It is hard to be in Odessa, realizing that for over 70 years this city as most of the FSU suppressed any kind of active Jewish life or memory… Why than am I sitting having tea with my great-Aunt who never left this city and being questioned on my “Jewishness”. I couldn’t help wondering at loud why they had decided to send my cousins to Jewish Schools v. Public Schools in Odessa. It is the same question I pose to my grandmother back in New York when she attends synagogue for Shabbat Services. How do you know you are Jewish if your entire life you weren’t allowed to know or practice? In the over fifty years my grandmother lived in Odessa, she never once stepped foot into a synagogue. My grandmother’s only Jewish memory was when she was a child going to her grandmother’s house on Friday nights, seeing her close the curtains, light candles, say something in a language she did not understand, and eating apple pie- she didn’t know what was Jewish about that tradition but she knew it was other-thus Jewish. Yet on arriving in New York in the late 70’s her first destination was a synagogue…Why? How did she know? Her answer always astounds me…Even if it was never said out loud she always knew she was a Jew (even if in Odessa, it was just being other). As she says “only in America could I actualize it but I always knew, it was always in my heart-I was a Jew.”
I guess the core of the question I was asking my Grandmother in New York and now my Great-Aunt in Odessa: what is Jewish Renewal? How do you revive a lost heritage, a fragmented history, a feeling of other all into someone’s or a community’s Jewish identity. It is not about location: New York or Odessa, both community’s (populations: Russian Speaking Jews) are struggling to find the path to this question, of course along the way they take many different turns (it’s all about the context as I have learned here).
After much getting to know each other, my great-Aunt offered for me to go to synagogue with her, of course I agreed quickly, she added right after just make sure you bring documents that show you’re a Jew. “What documents ?” The nationality/religion of a person is not written on their birth certificate in the U.S. as it was up to a few years ago in Ukraine. I have none I told her, I joked “I have a star of David and my lifetime of belonging to Jewish camps, schools, centers, and the field.” Well she said you can get your parents’ birth certificates or a letter from the Joint, but either way make sure you have them or else they won’t let you into the synagogue…especially since you don’t look Jewish…you look so Russian.”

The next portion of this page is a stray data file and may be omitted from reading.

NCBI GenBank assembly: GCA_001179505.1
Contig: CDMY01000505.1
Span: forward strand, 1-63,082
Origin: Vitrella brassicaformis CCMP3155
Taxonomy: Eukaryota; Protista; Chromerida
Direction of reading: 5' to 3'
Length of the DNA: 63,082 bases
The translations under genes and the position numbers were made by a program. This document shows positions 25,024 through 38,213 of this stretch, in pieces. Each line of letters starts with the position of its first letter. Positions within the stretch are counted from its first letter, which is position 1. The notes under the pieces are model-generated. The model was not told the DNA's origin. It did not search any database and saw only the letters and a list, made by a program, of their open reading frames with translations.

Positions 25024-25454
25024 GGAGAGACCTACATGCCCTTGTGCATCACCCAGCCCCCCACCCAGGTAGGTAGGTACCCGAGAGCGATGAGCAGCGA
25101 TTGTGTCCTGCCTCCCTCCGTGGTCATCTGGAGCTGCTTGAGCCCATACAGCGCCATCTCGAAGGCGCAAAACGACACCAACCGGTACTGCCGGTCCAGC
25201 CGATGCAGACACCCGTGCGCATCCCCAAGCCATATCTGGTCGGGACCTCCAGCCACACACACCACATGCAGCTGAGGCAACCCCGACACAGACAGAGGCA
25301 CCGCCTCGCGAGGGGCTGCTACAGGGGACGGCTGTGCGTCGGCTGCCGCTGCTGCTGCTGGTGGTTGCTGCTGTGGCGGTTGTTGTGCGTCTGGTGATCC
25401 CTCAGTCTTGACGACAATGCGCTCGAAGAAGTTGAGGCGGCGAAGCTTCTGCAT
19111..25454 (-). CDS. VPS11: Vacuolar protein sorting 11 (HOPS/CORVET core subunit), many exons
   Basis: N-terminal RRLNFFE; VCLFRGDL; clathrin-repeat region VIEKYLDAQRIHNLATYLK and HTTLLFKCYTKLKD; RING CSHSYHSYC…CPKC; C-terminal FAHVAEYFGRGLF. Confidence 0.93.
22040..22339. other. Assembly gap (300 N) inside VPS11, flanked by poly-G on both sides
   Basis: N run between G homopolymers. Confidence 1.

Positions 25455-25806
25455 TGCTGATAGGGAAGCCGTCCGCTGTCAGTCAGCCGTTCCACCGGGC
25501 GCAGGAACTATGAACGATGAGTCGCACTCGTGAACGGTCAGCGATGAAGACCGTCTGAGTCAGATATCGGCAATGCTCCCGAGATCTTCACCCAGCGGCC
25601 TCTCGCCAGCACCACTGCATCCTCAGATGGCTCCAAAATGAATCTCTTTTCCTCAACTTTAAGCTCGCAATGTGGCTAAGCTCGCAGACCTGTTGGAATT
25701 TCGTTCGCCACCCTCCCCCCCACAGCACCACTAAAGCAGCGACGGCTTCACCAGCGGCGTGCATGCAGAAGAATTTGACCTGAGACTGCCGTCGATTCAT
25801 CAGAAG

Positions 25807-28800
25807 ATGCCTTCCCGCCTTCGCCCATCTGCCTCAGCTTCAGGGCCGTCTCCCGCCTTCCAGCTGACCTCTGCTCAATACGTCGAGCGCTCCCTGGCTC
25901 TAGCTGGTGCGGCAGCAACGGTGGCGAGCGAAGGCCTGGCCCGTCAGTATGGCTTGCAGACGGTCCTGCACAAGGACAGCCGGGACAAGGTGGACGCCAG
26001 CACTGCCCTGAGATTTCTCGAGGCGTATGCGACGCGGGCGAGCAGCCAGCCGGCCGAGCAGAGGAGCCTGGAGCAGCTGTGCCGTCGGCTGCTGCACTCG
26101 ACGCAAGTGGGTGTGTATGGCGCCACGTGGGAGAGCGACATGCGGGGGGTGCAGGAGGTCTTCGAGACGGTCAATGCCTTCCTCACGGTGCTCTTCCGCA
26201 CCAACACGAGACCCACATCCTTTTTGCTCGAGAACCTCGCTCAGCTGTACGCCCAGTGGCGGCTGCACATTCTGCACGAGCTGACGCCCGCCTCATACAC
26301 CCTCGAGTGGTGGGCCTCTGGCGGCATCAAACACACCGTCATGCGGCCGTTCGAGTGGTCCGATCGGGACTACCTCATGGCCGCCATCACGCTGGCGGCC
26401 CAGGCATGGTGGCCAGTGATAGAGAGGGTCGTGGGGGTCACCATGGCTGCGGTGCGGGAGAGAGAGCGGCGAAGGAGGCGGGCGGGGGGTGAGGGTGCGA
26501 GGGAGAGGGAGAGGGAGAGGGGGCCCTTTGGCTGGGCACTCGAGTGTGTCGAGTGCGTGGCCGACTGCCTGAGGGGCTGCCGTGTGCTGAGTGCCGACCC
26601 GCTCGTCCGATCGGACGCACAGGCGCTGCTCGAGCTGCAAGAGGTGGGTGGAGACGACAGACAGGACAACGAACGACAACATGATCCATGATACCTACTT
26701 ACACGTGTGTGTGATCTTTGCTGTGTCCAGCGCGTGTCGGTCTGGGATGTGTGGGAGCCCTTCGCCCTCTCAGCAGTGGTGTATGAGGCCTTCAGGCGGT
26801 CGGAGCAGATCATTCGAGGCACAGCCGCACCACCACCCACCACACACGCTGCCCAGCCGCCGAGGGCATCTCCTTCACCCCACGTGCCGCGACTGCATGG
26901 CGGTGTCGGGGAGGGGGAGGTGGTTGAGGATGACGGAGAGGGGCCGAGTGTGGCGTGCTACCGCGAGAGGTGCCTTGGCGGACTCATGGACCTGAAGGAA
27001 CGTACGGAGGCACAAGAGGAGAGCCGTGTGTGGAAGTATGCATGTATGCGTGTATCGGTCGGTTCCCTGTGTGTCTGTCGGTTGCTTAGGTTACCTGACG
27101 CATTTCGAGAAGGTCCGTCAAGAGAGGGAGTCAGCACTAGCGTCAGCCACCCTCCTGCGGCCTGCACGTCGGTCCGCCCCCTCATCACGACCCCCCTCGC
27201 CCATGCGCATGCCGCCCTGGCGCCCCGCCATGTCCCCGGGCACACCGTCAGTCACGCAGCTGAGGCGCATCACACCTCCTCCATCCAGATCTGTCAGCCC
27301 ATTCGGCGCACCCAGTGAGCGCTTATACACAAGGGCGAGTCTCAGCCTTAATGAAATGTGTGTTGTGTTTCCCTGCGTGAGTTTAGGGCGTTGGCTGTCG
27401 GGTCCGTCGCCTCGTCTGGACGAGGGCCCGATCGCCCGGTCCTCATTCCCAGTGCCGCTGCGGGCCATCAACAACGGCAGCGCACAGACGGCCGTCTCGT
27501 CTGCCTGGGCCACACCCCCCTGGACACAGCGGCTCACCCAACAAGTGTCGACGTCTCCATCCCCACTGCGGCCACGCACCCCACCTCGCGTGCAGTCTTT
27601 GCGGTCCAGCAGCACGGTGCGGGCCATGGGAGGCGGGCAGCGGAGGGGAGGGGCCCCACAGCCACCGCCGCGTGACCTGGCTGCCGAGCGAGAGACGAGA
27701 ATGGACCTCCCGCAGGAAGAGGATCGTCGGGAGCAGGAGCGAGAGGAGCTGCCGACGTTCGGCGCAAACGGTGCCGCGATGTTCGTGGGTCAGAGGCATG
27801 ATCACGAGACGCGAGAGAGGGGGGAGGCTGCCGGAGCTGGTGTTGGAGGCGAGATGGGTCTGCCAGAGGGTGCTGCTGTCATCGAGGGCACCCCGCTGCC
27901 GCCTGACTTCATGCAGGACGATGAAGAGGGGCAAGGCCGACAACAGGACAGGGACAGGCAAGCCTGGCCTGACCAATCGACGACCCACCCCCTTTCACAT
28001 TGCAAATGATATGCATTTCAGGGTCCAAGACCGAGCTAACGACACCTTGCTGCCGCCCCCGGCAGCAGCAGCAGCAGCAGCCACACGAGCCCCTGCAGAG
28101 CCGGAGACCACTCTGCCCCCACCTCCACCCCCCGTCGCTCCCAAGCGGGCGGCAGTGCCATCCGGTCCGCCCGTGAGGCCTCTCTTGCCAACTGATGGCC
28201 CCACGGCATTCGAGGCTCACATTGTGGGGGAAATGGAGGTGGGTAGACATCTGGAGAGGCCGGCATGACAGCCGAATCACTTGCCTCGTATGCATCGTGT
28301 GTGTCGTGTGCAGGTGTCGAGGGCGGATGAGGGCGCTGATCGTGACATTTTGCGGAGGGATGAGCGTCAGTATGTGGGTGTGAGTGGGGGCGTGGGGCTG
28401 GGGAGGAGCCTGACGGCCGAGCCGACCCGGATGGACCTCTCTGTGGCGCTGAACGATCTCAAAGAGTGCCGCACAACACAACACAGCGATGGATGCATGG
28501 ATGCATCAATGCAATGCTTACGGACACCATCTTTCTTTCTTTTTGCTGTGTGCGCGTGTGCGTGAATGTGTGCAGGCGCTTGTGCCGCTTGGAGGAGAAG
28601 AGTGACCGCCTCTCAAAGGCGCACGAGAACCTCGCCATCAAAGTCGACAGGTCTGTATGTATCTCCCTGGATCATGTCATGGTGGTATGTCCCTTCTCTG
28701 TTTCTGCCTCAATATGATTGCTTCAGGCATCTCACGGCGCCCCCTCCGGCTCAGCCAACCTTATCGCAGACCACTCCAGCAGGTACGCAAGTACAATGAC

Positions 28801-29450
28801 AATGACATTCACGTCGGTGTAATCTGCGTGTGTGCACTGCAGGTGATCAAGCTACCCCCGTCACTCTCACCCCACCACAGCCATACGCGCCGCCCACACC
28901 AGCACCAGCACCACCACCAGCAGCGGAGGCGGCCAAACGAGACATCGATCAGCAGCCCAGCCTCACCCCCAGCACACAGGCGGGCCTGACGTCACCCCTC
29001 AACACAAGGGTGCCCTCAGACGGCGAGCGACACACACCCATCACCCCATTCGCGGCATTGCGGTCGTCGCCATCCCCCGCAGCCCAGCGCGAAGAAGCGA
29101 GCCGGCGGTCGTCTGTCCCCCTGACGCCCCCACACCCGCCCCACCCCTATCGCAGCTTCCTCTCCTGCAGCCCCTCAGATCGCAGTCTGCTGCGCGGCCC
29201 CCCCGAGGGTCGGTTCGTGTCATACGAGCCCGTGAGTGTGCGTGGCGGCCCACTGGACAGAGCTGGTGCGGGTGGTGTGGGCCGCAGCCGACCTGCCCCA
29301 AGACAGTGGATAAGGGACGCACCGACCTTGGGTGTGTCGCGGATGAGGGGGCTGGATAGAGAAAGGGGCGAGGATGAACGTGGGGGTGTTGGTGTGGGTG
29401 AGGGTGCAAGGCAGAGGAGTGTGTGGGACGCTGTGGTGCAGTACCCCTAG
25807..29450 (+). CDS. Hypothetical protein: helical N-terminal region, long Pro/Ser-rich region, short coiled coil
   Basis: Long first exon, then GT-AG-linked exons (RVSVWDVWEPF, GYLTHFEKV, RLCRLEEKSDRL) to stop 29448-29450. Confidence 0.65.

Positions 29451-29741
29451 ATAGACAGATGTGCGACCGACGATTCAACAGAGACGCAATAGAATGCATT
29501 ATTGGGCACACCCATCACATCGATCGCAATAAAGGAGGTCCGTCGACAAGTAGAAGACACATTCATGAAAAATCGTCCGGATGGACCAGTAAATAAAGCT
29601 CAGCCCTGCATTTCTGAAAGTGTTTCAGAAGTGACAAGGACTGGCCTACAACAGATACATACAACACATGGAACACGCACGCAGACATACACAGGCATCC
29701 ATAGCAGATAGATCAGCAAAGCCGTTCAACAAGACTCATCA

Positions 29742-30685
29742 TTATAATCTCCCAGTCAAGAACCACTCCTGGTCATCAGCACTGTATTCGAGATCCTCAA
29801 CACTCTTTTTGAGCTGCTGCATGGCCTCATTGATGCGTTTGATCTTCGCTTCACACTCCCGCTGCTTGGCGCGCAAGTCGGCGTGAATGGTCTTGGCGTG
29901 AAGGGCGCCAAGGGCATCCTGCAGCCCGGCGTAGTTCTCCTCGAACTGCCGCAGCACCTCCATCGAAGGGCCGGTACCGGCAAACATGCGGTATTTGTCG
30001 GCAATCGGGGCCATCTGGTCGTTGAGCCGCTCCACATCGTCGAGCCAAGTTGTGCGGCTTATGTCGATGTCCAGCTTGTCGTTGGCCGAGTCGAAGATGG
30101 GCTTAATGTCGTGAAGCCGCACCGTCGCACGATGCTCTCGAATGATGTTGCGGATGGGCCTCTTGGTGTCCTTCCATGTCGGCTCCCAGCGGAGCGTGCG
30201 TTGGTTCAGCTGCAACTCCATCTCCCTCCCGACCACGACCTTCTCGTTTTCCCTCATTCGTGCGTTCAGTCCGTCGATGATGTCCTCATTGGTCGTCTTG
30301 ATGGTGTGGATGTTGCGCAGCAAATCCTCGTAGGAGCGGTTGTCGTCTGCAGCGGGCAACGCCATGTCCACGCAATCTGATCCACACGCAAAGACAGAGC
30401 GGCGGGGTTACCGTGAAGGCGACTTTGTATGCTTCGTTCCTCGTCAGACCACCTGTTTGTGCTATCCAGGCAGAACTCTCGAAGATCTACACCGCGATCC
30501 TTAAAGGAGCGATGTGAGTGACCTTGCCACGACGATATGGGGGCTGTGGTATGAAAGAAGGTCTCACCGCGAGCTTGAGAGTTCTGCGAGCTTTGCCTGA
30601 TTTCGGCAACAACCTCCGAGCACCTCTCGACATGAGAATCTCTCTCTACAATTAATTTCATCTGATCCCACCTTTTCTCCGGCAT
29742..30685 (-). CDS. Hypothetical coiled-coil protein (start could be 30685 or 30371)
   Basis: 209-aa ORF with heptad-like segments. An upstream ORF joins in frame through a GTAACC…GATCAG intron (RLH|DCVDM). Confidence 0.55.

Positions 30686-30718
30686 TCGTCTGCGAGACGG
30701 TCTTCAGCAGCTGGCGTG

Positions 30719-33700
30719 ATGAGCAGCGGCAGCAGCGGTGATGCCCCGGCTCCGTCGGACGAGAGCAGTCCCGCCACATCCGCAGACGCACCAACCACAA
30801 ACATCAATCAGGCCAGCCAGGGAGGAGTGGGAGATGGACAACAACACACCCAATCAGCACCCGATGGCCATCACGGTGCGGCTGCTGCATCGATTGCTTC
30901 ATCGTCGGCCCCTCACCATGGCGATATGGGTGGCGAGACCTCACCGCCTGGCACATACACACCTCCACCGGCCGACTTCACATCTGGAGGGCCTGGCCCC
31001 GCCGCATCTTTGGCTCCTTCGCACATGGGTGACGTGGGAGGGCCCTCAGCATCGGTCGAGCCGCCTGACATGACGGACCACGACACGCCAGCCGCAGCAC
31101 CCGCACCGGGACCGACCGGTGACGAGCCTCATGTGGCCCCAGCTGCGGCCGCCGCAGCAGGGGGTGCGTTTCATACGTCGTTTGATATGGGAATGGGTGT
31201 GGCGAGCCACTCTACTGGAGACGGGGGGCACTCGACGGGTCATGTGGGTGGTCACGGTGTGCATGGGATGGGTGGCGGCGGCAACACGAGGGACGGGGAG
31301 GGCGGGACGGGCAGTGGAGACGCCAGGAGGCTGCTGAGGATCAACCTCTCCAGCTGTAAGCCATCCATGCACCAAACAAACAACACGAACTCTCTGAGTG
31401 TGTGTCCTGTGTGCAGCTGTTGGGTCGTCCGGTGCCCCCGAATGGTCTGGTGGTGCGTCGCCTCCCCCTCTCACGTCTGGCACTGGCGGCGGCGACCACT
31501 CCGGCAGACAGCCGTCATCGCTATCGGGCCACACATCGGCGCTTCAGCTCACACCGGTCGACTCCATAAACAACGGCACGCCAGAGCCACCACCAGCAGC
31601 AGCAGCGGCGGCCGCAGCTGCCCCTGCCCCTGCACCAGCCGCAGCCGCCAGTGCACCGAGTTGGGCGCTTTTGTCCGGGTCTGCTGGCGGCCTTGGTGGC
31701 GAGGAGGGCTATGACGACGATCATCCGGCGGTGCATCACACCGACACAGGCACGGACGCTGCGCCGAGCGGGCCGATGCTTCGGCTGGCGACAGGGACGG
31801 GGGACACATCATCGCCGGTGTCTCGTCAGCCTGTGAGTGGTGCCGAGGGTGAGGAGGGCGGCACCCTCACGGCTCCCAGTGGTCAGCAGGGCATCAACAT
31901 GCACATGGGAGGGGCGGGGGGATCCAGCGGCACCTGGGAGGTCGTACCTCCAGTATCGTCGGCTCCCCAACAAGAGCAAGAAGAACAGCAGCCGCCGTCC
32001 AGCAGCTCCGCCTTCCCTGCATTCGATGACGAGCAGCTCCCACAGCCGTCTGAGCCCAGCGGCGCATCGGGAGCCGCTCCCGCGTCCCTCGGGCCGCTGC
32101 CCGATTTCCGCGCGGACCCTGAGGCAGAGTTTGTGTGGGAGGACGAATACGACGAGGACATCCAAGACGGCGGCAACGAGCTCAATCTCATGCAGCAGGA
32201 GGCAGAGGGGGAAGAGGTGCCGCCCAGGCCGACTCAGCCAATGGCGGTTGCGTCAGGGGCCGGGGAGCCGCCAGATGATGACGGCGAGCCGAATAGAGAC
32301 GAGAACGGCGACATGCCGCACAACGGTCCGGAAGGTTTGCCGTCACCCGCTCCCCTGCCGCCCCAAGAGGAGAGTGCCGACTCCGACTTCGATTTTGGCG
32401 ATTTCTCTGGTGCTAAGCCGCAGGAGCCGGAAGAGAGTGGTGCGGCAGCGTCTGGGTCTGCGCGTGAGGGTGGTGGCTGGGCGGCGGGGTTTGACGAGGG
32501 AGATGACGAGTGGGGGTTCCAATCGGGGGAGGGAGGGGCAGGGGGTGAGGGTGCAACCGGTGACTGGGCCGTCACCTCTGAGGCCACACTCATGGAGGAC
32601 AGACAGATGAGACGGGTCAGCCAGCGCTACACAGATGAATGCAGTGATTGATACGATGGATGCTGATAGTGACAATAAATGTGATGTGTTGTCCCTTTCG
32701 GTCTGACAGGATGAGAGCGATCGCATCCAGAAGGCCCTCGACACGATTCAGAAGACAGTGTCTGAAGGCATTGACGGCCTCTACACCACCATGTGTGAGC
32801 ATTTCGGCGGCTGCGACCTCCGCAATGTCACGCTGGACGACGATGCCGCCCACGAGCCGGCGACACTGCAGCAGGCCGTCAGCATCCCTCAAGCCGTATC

As she left, I sat to reflect, our conversation- while nothing she said astounded me, they were all things I had been observing myself in my time in Odessa, the complexity and choices of Judaism in the FSU, it all became very personal when I was confronted with it in on a familial level. While there is much diversity in the Jewish Community in Odessa, and much more in New York, and even more between my family here (Odessa) and family back home (New York). I found myself not thinking of the diversity or difference but of the connection. Whether my family would of remained in Odessa or chosen to immigrate to New York, there would of been a path (very different from each other but still there) for them to reconnect/renew their Jewish heritage and identity (much do to the work of the Joint).
Not to steal the words of the leader whose name I carry all year with me, Ralph I. Goldman: but there really is “a single intertwined and interconnected Jewish World.” And every day in the field, I see firsthand aspects of this single world, which I am a part of.